9 cars for 100 cops: Crippling vehicle shortage hampering PE metro police’s work
The Nelson Mandela Bay metro police’s effectiveness has been hamstrung by having 19 of its fleet in for minor repairs, leaving more than 100 officers with only nine cars.
This was heard by councillors at a safety and security portfolio committee meeting in Port Elizabeth.
This has directly affected the force’s visibility in the Bay, with metro police chief Yolanda Faro saying that because of Covid-19 they were also mindful of not having too many officers in one car.
The force was also waiting for new cars it had ordered in the 2019/2020 financial year which ended in June, but the city’s fleet management services had not kept metro police bosses abreast with why the cars had still not been delivered, the committee heard.
Faro told councillors they also needed R2m to buy new cars which would help them patrol the city effectively.
She did not say how many cars they would buy with the proposed R2m.
In a report to the committee, safety and security executive director Keith Meyer said R2m had been reserved in the capital budget to purchase vehicles for the metro police.
Initially R300,000 was budgeted, but this later increased to R2m.
“The metro police are still waiting for fleet management services to deliver the new vehicles for the 2019/2020 financial year.
“Several e-mails were communicated regarding this and there’s been no response.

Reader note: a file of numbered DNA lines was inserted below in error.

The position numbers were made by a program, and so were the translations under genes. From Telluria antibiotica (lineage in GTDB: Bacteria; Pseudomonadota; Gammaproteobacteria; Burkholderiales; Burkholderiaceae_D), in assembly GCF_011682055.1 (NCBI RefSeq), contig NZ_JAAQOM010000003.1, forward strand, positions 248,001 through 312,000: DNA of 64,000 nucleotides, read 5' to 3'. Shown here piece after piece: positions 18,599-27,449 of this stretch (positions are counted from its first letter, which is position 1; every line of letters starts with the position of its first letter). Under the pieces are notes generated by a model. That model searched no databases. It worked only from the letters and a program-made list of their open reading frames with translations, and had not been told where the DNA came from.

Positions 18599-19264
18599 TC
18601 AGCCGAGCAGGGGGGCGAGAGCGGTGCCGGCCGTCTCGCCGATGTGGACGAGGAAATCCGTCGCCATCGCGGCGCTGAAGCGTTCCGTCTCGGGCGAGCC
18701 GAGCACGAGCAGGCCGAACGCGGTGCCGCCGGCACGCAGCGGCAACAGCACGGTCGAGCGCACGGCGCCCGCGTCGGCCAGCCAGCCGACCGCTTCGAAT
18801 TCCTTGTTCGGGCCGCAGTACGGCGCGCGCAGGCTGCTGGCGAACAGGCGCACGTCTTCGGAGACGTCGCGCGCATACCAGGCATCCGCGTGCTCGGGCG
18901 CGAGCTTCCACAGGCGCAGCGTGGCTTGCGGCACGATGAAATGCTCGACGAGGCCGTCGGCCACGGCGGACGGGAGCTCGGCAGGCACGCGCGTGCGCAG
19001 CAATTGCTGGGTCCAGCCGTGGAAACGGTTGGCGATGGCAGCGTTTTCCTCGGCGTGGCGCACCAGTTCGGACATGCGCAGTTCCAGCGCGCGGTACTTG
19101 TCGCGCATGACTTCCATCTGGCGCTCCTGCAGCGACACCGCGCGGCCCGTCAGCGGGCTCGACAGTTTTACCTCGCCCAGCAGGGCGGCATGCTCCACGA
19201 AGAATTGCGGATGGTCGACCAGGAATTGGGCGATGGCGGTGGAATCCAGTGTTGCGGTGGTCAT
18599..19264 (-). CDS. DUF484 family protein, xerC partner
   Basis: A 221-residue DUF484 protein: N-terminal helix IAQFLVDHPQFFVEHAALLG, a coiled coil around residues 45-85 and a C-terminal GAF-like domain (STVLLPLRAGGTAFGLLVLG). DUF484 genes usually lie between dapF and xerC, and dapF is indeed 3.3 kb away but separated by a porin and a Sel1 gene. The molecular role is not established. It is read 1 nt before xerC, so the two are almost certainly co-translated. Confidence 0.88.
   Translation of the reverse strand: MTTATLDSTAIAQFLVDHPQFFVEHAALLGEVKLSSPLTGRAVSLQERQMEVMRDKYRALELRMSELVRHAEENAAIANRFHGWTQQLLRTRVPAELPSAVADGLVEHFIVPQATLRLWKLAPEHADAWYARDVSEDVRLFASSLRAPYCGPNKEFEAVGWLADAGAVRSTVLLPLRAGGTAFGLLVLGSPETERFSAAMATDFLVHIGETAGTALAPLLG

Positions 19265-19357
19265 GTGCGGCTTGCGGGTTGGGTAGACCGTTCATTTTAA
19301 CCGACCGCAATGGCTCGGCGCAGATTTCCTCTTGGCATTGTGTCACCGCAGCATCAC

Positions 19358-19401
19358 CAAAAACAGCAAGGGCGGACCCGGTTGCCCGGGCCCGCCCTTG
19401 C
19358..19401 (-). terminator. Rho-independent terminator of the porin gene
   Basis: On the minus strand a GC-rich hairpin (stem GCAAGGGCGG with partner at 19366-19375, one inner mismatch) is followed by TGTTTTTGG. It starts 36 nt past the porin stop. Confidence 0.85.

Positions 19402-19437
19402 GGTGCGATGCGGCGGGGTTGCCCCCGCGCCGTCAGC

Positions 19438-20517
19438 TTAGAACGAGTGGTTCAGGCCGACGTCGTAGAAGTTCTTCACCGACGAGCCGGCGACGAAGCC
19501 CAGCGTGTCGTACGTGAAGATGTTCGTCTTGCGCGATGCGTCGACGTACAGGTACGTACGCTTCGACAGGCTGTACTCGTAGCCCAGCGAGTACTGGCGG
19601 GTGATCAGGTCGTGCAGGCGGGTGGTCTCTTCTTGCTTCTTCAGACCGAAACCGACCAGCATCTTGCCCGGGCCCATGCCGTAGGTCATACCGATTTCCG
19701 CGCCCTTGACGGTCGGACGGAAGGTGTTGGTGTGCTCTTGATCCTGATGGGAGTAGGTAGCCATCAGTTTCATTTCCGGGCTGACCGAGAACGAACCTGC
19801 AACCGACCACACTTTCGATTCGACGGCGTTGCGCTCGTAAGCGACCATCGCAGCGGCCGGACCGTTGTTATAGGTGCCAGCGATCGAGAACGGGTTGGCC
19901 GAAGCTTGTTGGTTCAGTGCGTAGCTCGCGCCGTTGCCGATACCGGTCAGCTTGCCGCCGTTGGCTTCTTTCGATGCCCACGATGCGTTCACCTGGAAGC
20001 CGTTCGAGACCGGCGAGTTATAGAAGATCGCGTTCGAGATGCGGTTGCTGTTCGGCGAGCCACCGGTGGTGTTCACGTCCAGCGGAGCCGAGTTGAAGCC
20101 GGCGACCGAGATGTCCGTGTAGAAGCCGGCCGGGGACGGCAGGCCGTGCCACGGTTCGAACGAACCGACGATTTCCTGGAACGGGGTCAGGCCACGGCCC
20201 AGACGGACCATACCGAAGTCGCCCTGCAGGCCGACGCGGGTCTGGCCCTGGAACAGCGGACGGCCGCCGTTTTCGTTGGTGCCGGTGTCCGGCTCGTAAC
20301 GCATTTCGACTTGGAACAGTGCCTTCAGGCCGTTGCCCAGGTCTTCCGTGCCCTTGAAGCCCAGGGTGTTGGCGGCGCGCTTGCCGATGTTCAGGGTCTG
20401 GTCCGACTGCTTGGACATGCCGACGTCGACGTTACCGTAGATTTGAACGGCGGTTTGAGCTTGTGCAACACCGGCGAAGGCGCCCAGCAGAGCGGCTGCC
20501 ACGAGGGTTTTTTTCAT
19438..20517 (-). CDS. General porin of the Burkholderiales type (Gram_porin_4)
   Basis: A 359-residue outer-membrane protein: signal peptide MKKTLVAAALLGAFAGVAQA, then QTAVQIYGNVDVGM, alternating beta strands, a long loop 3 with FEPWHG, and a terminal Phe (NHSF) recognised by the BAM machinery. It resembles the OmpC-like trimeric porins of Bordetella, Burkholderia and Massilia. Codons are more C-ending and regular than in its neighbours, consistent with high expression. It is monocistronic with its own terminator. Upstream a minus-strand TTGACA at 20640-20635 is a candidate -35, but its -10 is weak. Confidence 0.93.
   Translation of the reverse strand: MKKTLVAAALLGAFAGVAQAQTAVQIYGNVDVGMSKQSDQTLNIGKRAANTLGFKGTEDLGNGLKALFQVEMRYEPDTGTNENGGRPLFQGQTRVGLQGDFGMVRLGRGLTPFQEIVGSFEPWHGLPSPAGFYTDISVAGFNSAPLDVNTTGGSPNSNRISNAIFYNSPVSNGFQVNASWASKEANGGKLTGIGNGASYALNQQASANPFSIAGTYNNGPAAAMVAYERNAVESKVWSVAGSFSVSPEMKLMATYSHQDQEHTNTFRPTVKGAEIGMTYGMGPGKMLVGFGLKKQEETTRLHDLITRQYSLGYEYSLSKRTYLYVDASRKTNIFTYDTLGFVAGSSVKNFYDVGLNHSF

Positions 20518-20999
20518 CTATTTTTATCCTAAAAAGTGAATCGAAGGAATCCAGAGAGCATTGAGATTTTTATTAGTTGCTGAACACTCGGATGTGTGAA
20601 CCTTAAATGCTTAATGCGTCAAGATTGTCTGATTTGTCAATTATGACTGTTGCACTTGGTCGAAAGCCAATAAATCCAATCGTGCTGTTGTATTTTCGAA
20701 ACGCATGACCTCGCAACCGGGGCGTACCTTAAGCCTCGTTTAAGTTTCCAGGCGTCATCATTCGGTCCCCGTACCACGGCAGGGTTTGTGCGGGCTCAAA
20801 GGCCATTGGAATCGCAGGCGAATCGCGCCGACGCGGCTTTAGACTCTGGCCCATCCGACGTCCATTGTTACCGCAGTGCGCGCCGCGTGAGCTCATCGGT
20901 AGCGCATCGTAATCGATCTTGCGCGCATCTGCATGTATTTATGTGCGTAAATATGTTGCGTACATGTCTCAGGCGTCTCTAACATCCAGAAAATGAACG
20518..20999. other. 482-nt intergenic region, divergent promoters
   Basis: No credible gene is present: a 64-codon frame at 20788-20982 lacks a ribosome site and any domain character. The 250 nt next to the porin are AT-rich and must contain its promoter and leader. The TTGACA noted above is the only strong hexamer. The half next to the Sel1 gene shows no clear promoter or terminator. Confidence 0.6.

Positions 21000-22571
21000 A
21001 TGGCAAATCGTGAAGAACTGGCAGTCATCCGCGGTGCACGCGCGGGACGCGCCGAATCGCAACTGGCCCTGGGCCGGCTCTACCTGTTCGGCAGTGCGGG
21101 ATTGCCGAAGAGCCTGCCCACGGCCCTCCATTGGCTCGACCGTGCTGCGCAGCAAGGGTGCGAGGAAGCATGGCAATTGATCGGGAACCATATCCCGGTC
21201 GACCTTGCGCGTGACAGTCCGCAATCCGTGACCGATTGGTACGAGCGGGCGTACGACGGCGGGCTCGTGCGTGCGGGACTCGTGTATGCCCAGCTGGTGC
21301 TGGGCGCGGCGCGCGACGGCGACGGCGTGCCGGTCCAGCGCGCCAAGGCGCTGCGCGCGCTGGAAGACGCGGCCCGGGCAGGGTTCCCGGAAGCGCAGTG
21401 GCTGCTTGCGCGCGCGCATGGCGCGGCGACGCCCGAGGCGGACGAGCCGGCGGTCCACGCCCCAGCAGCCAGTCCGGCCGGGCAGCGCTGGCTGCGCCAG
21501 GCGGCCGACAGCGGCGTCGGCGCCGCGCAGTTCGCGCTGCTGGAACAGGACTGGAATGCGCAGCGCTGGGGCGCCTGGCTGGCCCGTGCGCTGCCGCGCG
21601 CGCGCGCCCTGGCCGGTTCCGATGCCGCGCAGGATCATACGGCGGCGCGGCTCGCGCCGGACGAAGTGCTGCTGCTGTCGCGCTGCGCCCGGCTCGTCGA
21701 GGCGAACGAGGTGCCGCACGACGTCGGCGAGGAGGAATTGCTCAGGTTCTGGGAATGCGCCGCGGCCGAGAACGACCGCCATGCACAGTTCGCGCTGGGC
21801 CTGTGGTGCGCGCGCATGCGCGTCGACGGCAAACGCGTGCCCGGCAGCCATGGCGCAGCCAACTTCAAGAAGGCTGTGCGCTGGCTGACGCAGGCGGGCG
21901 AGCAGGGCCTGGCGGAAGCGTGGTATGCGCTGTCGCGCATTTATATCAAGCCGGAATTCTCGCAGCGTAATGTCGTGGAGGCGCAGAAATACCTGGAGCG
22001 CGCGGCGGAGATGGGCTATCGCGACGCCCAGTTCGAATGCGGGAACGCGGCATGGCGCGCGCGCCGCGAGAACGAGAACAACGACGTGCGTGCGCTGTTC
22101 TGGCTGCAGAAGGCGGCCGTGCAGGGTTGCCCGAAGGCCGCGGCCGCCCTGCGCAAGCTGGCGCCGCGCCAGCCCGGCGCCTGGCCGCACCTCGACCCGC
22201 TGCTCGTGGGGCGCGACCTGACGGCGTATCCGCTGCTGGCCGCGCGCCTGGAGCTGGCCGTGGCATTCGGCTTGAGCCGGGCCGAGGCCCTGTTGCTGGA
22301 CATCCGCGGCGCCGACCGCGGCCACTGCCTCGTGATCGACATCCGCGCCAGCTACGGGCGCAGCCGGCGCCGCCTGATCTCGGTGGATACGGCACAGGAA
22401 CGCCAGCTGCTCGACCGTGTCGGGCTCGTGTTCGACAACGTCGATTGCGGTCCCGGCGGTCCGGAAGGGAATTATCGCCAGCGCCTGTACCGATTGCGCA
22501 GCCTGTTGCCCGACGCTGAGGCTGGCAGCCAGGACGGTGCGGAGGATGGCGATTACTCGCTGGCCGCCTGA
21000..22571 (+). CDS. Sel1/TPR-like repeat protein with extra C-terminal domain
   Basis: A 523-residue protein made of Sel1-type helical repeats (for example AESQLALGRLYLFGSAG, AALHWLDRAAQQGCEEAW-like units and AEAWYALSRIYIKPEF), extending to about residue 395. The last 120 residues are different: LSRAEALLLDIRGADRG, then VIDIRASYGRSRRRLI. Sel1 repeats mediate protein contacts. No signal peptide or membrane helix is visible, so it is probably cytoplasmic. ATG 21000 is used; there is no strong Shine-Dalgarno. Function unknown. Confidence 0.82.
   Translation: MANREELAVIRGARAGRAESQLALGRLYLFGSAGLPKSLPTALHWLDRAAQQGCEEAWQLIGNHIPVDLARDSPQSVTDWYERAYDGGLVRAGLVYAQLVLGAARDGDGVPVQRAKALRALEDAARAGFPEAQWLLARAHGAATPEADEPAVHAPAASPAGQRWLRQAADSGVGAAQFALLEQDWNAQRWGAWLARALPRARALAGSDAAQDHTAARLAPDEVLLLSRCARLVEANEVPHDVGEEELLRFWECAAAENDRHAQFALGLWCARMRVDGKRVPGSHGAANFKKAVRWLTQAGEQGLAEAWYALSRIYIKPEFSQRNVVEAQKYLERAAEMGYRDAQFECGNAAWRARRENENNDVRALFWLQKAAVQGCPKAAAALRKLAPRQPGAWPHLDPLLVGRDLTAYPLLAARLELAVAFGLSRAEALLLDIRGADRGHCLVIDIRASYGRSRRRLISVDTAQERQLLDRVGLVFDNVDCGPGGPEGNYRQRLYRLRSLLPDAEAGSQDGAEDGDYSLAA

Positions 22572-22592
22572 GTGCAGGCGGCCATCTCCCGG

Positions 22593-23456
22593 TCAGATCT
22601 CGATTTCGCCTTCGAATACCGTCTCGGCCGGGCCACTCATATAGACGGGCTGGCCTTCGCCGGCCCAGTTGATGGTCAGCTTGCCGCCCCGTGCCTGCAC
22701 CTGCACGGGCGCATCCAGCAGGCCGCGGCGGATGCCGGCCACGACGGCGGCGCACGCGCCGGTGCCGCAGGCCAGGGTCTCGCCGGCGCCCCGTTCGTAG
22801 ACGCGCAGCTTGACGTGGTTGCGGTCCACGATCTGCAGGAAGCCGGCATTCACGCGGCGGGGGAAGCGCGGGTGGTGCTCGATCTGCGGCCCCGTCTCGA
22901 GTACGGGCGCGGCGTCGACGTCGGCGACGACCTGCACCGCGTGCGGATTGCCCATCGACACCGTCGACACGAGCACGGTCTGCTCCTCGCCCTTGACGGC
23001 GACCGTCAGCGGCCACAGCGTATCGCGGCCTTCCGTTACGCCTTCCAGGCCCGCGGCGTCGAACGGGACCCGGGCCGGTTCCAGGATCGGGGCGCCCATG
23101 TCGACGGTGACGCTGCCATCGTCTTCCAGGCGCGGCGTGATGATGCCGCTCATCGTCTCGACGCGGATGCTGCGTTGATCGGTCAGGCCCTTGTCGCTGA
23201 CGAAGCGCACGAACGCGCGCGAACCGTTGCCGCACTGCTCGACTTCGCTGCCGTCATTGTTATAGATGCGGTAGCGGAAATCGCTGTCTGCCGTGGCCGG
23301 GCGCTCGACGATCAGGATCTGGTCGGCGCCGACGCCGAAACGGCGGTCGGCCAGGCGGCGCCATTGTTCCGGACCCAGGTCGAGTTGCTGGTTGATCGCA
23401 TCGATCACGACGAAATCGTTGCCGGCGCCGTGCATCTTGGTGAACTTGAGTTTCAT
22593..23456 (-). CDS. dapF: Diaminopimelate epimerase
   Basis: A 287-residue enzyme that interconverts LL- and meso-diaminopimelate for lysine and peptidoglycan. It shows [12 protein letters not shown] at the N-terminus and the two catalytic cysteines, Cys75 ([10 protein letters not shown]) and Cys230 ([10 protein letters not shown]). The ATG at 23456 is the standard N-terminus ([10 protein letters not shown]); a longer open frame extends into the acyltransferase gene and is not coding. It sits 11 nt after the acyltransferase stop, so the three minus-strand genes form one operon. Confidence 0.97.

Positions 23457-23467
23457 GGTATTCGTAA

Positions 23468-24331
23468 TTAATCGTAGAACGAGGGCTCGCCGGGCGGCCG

“For the 2020/2021 financial year the purchasing of two new bakkies for the metro police department was approved and submitted to fleet management services for further action and handling,” Meyer said.
Upon hearing this new information, EFF councillor Amandlangawethu Madaka questioned the jump from R300,000 to R2m.
“How many bakkies will this money buy?” Madaka said.
“What is the effectiveness of the metro police because a lot of community members continuously complain about their lack of visibility in their communities?
“My thinking is that the metro police are duplicating the role of traffic officers instead of fighting crime.”
Faro said they were battling with a vehicle shortage and only nine were operating.
“It can’t be that you have more than 100 officers using only nine vehicles.
“This has added to the issue of visibility that residents have been raising.”
“We also have the challenge with not wanting to overpopulate our vehicles due to Covid-19,” Faro said.
Safety and security political head Queeni Pink requested that Meyer come up with a plan for the vehicle shortages as residents were complaining about a lack of visibility.
Meyer said he had been made aware of the vehicles issue only on Friday and he would be meeting infrastructure and engineering executive director Walter Shaidi to come up with a plan.
Asked how long the cars had been in for repairs, Meyer said: “Dates vary but as far back as July 2020.”
Asked whether the cars in for repairs were in for major problems or minor issues like flat tyres, Meyer said it was mechanical and other wear and tear on vehicles.
“The cars are used on a ‘hot seating’ basis around the clock.
“It caters for approximately 15 members per 12-hour shift for a total of 124 members,” Meyer said.